How Immigration Reform Could End the Budget Wars

| Fri Nov. 1, 2013 12:00 PM EDT

The conversation in Congress' latest budget meeting Wednesday revolved around the standard issues you'd expect from DC politicians raising a fuss about the deficit: the Democrats argued that raising taxes should be the priority and Republicans pushed cuts in entitlement programs. But a few outliers from both parties offered an alternative route for fixing the fiscal impasse. "I would like to mention one other national priority," Rep. Chris Van Hollen (D-Md.) said, speaking directly to Rep. Paul Ryan (R-Wis.), "that could both help get the economy moving, help reduce the deficit, and strengthen Social Security. And that would be to pass the comprehensive immigration bill within the House of Representatives. That would accomplish a lot of the goals of this committee, and we simply need a vote to make it happen."

Sen. Lindsay Graham (R-S.C.) chimed in with a similar argument later in the meeting. "As you look down the road," he said, "what drives the debt? Eighty million Baby Boomers...are going to retire in the next 30 or 40 years. Who replaces them in the workforce? That's why I think we need rational immigration reform, because our population growth is pretty much stagnant."

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Odds that the final budget deal will include comprehensive immigration reform are slim to none. Just reaching a budget deal to prevent another shutdown is going to be hard enough. Though the Senate managed to pass an immigration bill with bipartisan support in late June, it was dead on arrival when it reached the House. Republicans in the lower chamber have preferred a piecemeal approach to passing immigration bills in what is essentially a tactic to get the strict border security they want without offering citizenship to undocumented immigrants. Only three House Republicans have publicly endorsed comprehensive reform, and Sen Marco Rubio (R-Fla.) has backed tracked on the Senate bill he helped write.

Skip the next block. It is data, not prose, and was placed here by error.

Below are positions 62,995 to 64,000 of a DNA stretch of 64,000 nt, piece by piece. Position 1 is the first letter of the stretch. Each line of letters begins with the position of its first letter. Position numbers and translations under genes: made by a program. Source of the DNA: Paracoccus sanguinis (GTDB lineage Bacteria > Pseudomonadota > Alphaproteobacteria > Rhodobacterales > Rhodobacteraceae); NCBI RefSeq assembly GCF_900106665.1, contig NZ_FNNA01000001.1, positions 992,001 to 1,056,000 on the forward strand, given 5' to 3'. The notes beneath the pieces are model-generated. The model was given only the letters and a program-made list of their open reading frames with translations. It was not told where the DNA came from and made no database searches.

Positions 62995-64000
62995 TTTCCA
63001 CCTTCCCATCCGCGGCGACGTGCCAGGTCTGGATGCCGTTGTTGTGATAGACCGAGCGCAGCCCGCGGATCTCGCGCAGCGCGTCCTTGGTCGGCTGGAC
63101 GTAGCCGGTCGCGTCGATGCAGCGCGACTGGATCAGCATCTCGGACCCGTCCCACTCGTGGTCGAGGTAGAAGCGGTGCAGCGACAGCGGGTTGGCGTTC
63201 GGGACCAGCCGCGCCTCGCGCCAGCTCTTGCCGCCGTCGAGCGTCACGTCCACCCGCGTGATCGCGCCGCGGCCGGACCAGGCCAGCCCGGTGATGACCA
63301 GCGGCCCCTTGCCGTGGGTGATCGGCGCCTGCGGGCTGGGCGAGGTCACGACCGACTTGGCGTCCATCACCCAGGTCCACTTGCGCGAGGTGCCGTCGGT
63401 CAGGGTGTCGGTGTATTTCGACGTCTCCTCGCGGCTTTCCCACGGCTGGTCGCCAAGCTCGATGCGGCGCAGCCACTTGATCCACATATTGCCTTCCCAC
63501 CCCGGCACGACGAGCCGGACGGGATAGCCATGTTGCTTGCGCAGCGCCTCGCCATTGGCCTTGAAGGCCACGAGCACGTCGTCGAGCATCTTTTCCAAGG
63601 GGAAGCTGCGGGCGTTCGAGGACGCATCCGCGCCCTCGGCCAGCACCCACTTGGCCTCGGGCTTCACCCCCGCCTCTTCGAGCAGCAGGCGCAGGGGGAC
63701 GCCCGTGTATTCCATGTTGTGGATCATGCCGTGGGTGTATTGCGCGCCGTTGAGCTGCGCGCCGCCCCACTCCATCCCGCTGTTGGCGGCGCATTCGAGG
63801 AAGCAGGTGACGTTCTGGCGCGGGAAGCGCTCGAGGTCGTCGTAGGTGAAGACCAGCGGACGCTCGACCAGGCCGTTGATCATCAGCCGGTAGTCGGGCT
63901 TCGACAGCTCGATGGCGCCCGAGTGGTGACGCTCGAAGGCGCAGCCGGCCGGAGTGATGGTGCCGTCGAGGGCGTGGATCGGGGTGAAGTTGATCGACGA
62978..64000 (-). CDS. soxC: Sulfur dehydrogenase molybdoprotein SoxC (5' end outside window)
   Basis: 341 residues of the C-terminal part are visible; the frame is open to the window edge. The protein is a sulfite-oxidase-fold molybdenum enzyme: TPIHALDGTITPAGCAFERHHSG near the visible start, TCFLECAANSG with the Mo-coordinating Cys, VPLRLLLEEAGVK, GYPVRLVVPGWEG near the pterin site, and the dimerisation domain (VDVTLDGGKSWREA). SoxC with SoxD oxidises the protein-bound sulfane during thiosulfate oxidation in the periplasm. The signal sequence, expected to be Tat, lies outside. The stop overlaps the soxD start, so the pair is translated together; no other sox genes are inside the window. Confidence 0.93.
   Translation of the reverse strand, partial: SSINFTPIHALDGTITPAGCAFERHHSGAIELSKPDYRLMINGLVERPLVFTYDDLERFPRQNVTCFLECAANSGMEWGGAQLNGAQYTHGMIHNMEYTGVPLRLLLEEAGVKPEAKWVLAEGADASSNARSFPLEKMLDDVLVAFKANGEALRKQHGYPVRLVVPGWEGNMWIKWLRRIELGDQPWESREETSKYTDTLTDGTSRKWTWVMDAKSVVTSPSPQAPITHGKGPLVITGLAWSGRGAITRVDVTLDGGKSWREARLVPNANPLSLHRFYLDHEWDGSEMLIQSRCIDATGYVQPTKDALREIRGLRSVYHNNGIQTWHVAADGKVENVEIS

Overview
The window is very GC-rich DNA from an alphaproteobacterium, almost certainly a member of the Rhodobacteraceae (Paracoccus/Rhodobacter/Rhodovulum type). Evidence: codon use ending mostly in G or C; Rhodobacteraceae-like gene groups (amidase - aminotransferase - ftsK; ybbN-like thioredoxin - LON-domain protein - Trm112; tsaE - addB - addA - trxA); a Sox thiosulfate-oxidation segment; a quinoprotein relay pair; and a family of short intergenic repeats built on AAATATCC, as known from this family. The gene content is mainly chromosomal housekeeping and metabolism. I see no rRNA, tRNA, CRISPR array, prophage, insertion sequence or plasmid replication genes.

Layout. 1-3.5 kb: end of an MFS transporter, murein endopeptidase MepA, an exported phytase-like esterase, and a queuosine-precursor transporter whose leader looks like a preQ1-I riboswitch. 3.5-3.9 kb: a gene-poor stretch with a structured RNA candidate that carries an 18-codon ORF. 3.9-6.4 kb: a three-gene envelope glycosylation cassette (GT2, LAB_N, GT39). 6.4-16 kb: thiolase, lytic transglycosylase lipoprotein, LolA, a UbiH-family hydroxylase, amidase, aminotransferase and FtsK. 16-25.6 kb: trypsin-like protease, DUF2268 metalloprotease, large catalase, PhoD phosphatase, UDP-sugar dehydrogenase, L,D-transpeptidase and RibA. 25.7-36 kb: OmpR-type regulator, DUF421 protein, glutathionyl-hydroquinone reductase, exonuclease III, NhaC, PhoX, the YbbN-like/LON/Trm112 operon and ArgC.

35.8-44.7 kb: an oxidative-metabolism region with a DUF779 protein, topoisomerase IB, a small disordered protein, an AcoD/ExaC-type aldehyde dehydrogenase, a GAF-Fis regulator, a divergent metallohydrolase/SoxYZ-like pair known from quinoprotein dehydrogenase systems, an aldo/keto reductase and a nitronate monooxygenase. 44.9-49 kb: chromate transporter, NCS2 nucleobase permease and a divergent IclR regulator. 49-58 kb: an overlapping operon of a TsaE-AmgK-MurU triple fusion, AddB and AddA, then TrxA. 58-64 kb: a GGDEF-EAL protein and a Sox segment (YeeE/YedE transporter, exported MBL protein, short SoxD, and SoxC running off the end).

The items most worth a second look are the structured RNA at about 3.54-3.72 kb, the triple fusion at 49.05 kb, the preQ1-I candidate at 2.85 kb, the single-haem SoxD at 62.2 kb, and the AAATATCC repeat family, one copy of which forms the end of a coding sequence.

But Van Hollen is right that a major overhaul of our immigration system could shift the budget numbers. Progressives typically sell immigration reform on humanitarian grounds, pointing to the injustice of expelling undocumented immigrants who have made this country their home. But granting those immigrants official status to reside in the country would provided a boom in government revenue, low-hanging fruit as the budget committee contemplates how to replace sequestration, the onerous cuts imposed after the 2011 debt ceiling deal.

"If they want revenue it's teed up for them with the Senate bill," says Marshall Fitz, director of immigration policy at the Center for American Progress (CAP), a left-leaning think tank in D.C. "That would pay for sequestration for the next three years." The Congressional Budget Office determined that the Senate's immigration bill would produce massive levels of deficit reduction: $135 billion in savings during the first decade of the law, followed by a whopping $685 billion in the 10-to-20 year window after the law hit the books.

These benefits compound over time, which explains why deficit reduction is much larger in the second decade of the law. "It's because [new citizens] can pursue a whole range of different jobs," Fitz explains. "They can pursue additional training. They can float with their feet by changing employers. A lot of them have different skill sets that they're not able to use. They might have been a doctor or nurse in another country, but now that they're undocumented they're in a taxi."

Conservatives tend to claim that immigration reform is a boondoggle-in-waiting, arguing that the new wave of citizens would just consume government benefits and run the deficit higher. The facts are against them. "Just getting legal status is expected to increase the wages of the legalizing population by 15 percent," Fitz says. Higher wages lead to higher GDP and, by CAP's estimate, produce an additional 125,000 jobs per year. As Fitz explains, citizenship would be a boon not only for immigrants' quality of life, but for the nation's GDP.